Untreated waste discharged by sugar factories into rivers flowing through Sangli and Kolhapur districts have proved lethal for aquatic life with fish dying by the thousands this week.
Rivers flowing through Shirol taluka in Kolhapur district and Walava taluka in Sangli district have been the worst hit. In Warana river, the water is dark green with an oily cover. There is an acute drinking water shortage in the 12 riverside villages from Kernigan to Saigon. There are 16 sugar factories in Kolhapur and 14 in Sangli district.
The dead fish floating on the rivers only make matters worse. “The water is stinking, and we can’t use it for drinking. We face such problems every year due to the release of waste material from nearby sugar mills into the river. But this is the first time we are seeing fish die,” said Mahesh Patil, a resident of Kanegaon village.
The dead fish include small ones as well as those weighing over 10 kg. Residents from Damoli, Samdoli and Kumbhoj villages in Shirol taluka from Kolhapur district, located on the banks of the Panchaganga river, too, are facing a similar problem, and water supply to these villages has been stopped.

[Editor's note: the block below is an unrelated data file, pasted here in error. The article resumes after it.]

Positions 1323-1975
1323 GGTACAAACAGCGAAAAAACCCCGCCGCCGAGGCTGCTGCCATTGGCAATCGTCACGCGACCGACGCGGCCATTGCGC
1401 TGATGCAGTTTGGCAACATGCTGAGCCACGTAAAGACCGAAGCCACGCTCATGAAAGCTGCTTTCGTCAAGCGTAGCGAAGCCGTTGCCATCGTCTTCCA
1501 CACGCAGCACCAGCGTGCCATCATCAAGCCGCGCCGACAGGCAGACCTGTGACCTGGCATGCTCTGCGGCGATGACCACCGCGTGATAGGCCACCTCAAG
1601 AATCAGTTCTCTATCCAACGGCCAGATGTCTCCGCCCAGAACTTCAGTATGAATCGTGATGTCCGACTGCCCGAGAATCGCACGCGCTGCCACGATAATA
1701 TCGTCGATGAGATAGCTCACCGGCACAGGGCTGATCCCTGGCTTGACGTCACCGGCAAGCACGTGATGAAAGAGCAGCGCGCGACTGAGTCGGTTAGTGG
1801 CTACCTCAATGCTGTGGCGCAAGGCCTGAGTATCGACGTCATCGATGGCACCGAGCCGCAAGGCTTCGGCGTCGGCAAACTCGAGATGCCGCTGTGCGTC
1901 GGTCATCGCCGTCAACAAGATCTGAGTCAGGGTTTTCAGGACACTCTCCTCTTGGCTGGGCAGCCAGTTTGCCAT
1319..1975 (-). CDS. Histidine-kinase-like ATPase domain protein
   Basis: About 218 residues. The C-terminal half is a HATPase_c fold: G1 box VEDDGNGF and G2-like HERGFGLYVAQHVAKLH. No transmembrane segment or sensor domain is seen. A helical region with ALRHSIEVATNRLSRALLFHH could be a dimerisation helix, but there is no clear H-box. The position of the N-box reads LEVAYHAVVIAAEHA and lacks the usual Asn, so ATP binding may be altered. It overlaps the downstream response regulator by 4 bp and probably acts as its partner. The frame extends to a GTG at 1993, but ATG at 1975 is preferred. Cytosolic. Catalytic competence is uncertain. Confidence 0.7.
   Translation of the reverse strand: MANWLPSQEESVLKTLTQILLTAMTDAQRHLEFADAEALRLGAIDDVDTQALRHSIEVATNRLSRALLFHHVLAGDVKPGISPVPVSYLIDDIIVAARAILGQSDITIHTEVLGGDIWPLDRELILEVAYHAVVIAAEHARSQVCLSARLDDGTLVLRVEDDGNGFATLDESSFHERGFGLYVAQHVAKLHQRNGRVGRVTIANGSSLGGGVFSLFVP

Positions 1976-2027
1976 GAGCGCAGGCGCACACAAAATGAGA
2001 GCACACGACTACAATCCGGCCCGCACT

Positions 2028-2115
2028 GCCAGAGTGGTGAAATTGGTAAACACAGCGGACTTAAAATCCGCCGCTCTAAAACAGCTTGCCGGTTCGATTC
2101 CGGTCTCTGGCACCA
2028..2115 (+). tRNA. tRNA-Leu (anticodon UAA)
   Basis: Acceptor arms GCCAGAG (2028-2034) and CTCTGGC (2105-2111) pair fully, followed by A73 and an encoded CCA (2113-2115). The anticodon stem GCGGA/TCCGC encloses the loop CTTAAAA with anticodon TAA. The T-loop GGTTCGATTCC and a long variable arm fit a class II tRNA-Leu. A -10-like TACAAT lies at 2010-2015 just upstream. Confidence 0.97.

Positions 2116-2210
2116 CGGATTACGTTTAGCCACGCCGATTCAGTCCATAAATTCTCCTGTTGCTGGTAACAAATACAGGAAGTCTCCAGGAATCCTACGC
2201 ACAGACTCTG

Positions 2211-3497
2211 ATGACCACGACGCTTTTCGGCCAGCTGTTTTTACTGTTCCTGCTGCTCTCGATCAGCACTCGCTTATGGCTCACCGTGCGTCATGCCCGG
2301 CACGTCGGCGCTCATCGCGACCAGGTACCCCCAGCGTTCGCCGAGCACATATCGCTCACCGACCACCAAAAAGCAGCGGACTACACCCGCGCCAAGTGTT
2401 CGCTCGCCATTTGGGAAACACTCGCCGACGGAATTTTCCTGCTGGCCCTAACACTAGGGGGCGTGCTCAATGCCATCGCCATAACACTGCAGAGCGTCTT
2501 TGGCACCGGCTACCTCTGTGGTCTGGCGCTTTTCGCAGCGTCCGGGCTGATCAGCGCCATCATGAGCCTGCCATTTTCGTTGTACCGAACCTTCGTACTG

Polluted water from the Warana river is entering the Krishna river with the dead fish. “The fish are sold in the market for Rs 5 to 10 per kg. This may lead to the spread of an epidemic. The Health and Administration Department is not taking any action,” alleged Swarupkumar Patil, a resident from Shigaon, one of the affected villages. He said the cause of the pollution was scum, a by-product of local sugar mills which is released into the river.
But the sugar mills are not ready to take the blame. “We have a special mechanism for purifying scum before the effluent is released into the river. But for the last 15 days, we haven’t drained any waste product in the river,” said Prataprao Patil, director of Shri Tatyasaheb Kore Warana Cooperative Sugar Mill. “We recycle the waste material and use it for watering fields,” claimed Ranjit Naik, chairman of Vishwas Cooperative Sugar Mill in Chikhali.
“Pollution control board in Sangli district has taken samples from Warana river and forwarded them to its Kolhapur office for further investigation,” said Walava tehsildar Vijay Patil. “We are checking samples at our laboratory in Chiplun, and it will take seven days to get the details,” said S S Kendule, an official from the Maharashtra Pollution Control Board, Kolhapur.